When we at Diversity In Law were looking for the ideal person to talk to about ethnic minority students in the profession, we realised we'd be hard pushed to find someone better qualified than David Lammy. He's currently the MP for Tottenham and Minister for Skills, and a look back at his education and experiences shows that this is a man who knows what he's on about. So, we took the only sensible course of action, and picked his brains.
Starting off at King's School in Peterborough, Lammy then got a place studying law at the School of Oriental and African Studies (SOAS), and it is there that he got his grounding in the diversity of the law sector. "It was a fascinating course, because there is a determination at SOAS to look at law from the perspective of other parts of the world such as Africa and Asia," he says. "I was doing that in 1990, and I think now we can see from our vantage point how extraordinarily beneficial it is to have that global perspective on what is an international subject."
This awareness of global issues wasn't just restricted to Lammy's academic studies. From the age of 18 he was involved with the Free Representation Unit (FRU), working in his holidays to represent people who came up before the Criminal Injuries Compensation Board. He also did placements, working in Jamaica on death row privy council cases and with Prisoners Abroad in Thailand, who deal with British and European travellers who have been arrested, usually on drug-trafficking charges.
Lammy believes placements of this kind - though not necessarily in such far-flung places as the Caribbean or Southeast Asia - are vitally important. "Work experience is key, and you've got to be prepared to work for free. Think about the law firms that you can go and spend time with for one day a week. It helps build your CV in a competitive business.
"I sent out 250 applications, and I'd sit at the phone and ring people all the time. You've got to demonstrate the ingenuity and the tenacity that are the key elements to being a good lawyer."
Following a 2.1 at SOAS, Lammy went on to do a Bar course at the Inns of Court School of Law, before becoming the first black Briton to study at Harvard Law School - quite an achievement, but one he plays down. "I had always found myself looking to America and being interested in what was happening there. A lot has been said over the years about the fact that I was the first black Briton to go [to Harvard], but I think it was just because nobody else had applied!
"I learnt a tremendous amount at Harvard and it serves me well to this day - the ability to pick up the phone to Barack Obama [candidate for the Democratic nomination in the 2008 Presidential elections] because we both went to that law school, for example."
On his return to the UK, Lammy was soon in the same game as his American friend: politics. What prompted the change of career path? "I'd always been the kind of lawyer that was attracted back to policy. If you're in the business of law you're in the business of representation and precedent. There are a group of us, practioners, who find themselves going back to the question of how to change policy for good - not liking the way the world is and wanting to change things. So, there are some lawyers who just find themselves wanting to become Members of Parliament."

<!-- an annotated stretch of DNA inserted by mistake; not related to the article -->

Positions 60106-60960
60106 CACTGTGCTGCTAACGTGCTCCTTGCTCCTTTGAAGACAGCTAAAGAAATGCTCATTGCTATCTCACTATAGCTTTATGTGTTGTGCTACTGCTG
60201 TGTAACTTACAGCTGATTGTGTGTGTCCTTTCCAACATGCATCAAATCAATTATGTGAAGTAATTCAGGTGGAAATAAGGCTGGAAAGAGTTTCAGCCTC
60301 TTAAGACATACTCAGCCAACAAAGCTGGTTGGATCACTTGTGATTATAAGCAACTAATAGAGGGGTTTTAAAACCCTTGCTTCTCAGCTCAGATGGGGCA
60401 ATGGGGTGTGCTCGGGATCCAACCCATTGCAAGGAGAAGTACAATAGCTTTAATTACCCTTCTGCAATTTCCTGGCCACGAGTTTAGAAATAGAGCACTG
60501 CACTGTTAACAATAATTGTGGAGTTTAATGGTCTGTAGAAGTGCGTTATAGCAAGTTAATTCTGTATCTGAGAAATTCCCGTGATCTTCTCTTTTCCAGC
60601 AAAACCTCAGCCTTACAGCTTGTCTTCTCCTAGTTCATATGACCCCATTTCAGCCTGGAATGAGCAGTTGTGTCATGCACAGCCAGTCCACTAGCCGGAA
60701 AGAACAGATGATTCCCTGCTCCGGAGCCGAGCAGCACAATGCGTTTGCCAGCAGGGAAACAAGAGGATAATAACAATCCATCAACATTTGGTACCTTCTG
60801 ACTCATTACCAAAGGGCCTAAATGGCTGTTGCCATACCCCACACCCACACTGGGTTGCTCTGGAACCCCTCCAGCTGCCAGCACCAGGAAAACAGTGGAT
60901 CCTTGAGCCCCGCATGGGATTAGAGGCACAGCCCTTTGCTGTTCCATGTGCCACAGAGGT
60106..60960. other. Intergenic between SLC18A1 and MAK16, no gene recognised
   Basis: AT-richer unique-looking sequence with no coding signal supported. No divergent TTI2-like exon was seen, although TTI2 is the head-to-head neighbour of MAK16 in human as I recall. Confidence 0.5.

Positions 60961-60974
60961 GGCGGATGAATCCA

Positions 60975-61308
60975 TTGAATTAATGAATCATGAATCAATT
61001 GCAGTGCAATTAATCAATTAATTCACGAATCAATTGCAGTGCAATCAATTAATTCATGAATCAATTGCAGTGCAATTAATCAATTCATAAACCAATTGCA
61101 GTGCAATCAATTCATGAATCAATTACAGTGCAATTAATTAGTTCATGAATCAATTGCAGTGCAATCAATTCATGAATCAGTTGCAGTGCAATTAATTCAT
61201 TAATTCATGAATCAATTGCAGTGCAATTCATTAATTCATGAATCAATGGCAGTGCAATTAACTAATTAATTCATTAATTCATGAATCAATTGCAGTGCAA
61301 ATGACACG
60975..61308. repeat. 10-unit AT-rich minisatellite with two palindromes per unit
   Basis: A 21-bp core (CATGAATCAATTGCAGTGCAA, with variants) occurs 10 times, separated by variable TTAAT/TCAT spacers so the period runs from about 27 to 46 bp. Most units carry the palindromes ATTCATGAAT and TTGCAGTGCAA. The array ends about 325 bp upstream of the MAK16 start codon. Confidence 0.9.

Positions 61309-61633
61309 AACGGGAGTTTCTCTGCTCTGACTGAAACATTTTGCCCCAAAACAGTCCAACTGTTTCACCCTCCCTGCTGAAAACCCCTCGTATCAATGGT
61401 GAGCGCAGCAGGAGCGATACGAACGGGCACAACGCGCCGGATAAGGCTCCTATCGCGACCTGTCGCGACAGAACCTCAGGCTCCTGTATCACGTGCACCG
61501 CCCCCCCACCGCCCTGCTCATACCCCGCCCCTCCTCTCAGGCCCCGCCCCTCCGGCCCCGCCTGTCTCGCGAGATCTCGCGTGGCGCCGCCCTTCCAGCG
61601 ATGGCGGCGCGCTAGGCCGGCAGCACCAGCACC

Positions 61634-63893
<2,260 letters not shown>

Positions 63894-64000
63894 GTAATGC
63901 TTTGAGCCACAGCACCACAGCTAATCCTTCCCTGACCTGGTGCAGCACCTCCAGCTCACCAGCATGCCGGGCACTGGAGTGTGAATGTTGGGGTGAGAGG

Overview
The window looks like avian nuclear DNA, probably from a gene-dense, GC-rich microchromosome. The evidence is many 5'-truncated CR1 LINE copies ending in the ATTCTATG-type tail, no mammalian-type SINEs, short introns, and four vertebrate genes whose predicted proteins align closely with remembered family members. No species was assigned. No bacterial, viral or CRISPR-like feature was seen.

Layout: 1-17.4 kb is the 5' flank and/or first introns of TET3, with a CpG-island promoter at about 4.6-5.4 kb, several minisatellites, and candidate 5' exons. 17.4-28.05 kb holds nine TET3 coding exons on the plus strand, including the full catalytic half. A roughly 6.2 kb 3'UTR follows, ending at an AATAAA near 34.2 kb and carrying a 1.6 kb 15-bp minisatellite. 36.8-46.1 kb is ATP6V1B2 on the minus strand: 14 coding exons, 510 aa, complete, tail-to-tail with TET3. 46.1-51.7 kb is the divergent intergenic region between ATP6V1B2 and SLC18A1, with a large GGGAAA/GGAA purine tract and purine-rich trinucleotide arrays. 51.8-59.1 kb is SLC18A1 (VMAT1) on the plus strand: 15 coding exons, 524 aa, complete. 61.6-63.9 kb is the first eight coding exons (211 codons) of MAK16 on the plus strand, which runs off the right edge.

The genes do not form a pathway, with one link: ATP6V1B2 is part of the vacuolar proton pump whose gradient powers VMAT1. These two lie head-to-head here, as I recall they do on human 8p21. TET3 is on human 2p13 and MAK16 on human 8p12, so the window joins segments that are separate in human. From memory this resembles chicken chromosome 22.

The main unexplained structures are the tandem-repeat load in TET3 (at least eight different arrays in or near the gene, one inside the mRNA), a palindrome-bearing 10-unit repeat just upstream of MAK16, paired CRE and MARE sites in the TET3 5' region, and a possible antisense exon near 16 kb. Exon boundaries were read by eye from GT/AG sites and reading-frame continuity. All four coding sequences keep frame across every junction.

He became an elected Member of Parliament for Tottenham in 2000, sooner than he expected due to his predecessor, Bernie Grant, dying suddenly. It was in his role as Minister for Constitutional Affairs that he first tackled the issue of diversity in the legal profession in the public arena. "I was the first minister to broach this subject in a big, big way. I feel very strongly that City law firms, particularly, have to do more to bring on ethnic minority talent that's born and raised in this country.
"It's not about a lack of these people - there are well over a thousand ethnic minority children getting straight A grades in their A-levels every year and many of them going into law. There's talent in Tottenham, in Brixton, in Peckham, in Hackney, in Tower Hamlets, in Bradford and in Birmingham, and we've got to bring it on."
The need for City law firms to be accountable is an overriding theme with Lammy, and one that he feels very passionate about.
"We've seen the medical profession get slightly better at this than City law firms. The top 100 law firms were challenged to publish data on their ethnic minority make-up and their ethnic minority practices. I congratulate those that have responded, but it's poor that less than half of them have stepped up to that challenge. I think it's through transparency - and students understanding how seriously our law firms are taking this issue - that we are going to get some progress."
Why, then, have some City law firms not come forward with the data they have been asked for? "I think because their figures are poor and they're embarrassed to put them up. But their figures won't get better unless they do put them up and concentrate their minds."
Finally, speaking as a man who has been there and very much done that, Lammy has some additional advice for all would-be lawyers, solicitors and barristers out there.
"Don't be put off by the statistics because things are getting better in the legal profession. Most importantly, for both black and white students - just keep ploughing away. Personally, as a prominent ethnic minority in the country, this is not a subject I want to leave alone."
For more information about David Lammy's work, visit his homepage at www.davidlammy.co.uk
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